Spring Break: Have Fun, Don’t Hover

Spring Break: Have Fun, Don’t Hover2018-03-16T21:03:08+00:00

Project Description

There’s a helicopter parent in all of us. Don’t be ashamed of that; just know how to control it. This is especially important during a time like Spring Break, when kids seem to run wild with their free time. I wanted to give you a few tips to help you keep the balance between hovering and neglect.

The Buddy System

Don’t let this term turn you off. I know it’s overused, but it’s actually a great tactic. Make sure that, while your kids (whether young or teenagers) are seeing a movie with friends or are at a pool party, give them the “Buddy System Talk.” Call this system whatever you’d like; just make sure they know how important it is to always have someone with them. Trips to the bathroom or concession stand should always be done in twos.

Enforce a [Reasonable] Curfew

Depending on how old your children are, adjust their curfew age-appropriately and situationally. If the birthday party is running late or the movie was a late showing, use that to your discretion. It’s easy for kids to forget their “responsibilities” when having fun, so there’s nothing wrong (in fact, it’s encouraged) to make contact throughout the day, especially as it gets closer to the assigned curfew. A simple text will do that says nothing too harsh like, “Hey, hope you’re having fun! Don’t forget to be home here in about an hour or so.” Maybe even add that you’d be willing to pick them up, as well as their friends, if needed.

Give Them Space

As a parent, you are entitled to know where your child is going and with whom. It’s not so great when the beaucoups of questions come pouring out of us manically:  “Are you going somewhere else in between?” “Who’s taking you then?” “What kind of car do they drive?” “Who’s Michelle? Is she a good influence?” “I need all the parents’ phone numbers and all the addresses of anyone involved.” First, you can’t always expect them to know the answers, and second, they’ve stopped listening after the first two questions.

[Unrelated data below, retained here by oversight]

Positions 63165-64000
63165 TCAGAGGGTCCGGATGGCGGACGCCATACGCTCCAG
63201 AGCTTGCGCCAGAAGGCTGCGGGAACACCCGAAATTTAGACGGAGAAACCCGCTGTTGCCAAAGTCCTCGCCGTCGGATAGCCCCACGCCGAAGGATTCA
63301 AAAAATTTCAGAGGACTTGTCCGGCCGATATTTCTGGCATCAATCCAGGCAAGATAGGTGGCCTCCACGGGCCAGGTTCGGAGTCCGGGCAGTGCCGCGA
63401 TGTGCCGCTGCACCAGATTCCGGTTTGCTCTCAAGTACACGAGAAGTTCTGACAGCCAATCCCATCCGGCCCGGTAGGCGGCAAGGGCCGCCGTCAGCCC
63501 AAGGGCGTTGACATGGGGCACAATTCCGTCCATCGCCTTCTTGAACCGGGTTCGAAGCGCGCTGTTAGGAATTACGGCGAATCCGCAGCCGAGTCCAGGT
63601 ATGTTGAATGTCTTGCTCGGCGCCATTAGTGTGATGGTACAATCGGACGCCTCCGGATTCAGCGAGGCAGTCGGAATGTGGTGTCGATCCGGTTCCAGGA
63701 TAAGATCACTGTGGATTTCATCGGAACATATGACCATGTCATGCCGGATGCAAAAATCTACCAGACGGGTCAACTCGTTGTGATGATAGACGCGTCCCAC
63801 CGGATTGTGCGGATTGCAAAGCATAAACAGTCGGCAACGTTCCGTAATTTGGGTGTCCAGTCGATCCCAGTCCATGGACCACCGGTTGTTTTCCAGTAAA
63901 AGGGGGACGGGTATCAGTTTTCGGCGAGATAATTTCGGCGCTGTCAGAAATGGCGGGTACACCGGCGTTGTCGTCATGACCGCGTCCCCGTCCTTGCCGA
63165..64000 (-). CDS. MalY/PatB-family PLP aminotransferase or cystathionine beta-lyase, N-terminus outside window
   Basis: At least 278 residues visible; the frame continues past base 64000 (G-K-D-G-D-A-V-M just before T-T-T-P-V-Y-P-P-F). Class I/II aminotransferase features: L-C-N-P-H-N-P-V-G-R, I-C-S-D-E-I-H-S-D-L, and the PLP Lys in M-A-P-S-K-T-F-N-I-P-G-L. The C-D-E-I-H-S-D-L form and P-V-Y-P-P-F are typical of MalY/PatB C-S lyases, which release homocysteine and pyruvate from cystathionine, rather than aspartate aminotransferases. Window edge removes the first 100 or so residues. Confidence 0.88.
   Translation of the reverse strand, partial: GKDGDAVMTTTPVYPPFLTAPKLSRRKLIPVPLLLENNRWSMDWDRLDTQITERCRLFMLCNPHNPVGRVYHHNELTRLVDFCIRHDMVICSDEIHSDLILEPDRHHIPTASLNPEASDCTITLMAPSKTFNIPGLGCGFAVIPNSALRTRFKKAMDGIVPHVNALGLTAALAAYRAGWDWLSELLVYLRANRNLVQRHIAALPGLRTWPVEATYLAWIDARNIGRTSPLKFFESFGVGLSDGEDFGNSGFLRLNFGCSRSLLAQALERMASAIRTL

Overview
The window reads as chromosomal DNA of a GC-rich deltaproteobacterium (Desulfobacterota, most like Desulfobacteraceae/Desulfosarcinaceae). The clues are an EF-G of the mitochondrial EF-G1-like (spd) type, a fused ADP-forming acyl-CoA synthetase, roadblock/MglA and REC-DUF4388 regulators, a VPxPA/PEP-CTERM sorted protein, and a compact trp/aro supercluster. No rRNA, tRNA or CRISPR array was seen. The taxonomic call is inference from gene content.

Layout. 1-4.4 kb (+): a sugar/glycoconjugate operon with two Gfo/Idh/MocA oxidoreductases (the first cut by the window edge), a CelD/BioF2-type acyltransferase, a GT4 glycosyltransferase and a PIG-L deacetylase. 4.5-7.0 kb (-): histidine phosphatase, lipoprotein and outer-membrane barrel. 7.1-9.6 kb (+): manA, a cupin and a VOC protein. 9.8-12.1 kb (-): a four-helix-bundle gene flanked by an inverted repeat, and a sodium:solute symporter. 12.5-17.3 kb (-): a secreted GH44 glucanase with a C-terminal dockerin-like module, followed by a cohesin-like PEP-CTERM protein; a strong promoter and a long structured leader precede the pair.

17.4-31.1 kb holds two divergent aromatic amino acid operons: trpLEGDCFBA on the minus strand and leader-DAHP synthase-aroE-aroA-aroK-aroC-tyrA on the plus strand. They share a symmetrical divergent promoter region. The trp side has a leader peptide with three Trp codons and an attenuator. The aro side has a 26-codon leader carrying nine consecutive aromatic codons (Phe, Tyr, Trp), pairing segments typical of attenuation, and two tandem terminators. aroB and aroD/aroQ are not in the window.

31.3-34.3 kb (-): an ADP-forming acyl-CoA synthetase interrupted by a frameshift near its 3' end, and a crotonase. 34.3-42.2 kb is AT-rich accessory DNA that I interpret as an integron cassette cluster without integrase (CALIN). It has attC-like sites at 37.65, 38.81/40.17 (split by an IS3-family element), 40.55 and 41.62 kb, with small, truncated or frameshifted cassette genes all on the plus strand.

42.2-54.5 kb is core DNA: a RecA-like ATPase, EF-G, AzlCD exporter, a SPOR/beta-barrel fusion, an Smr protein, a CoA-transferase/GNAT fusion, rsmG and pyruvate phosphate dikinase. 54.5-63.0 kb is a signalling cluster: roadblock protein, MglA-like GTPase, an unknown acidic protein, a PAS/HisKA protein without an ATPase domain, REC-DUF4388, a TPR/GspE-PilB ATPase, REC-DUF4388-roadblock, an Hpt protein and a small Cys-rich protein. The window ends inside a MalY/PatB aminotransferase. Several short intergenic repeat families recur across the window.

For your own sanity and theirs, stick to the basics to start with: How? Where? When? Who? Again, depending on age, you may need to be more involved, but if they’re older, give your child a bit more space. In turn, that freedom will lead them to you later on, when they realize you aren’t breathing down their necks. Find out the basics. Get the details later after you’ve shown you trust them.

Check In Minimally

Like I said regarding curfew, there’s nothing wrong with checking in via text every now and then. In fact, your kids might prefer it. A little text asking how it’s going or letting them know you’re there for them can be comforting without demanding their attention.

Now, for the younger ones, more precautions may need to be taken. I see nothing wrong with turning on a phone locator, just to keep an eye on their whereabouts for safety. Otherwise, check in with the parent of whomever the child is visiting.

Spring BREAK

It’s hard to find the happy medium between hover parent and detached parent, but we must. For everyone to have a nice Spring Break, there’s got to be a little wiggle room. If you’re constantly worried about the kids at the movies, you’re not enjoying your rare date night with the spouse. Set your limits, ask your questions, clear your mind, and trust your kid. Check in and be supportive; not controlling. Have a great Spring Break!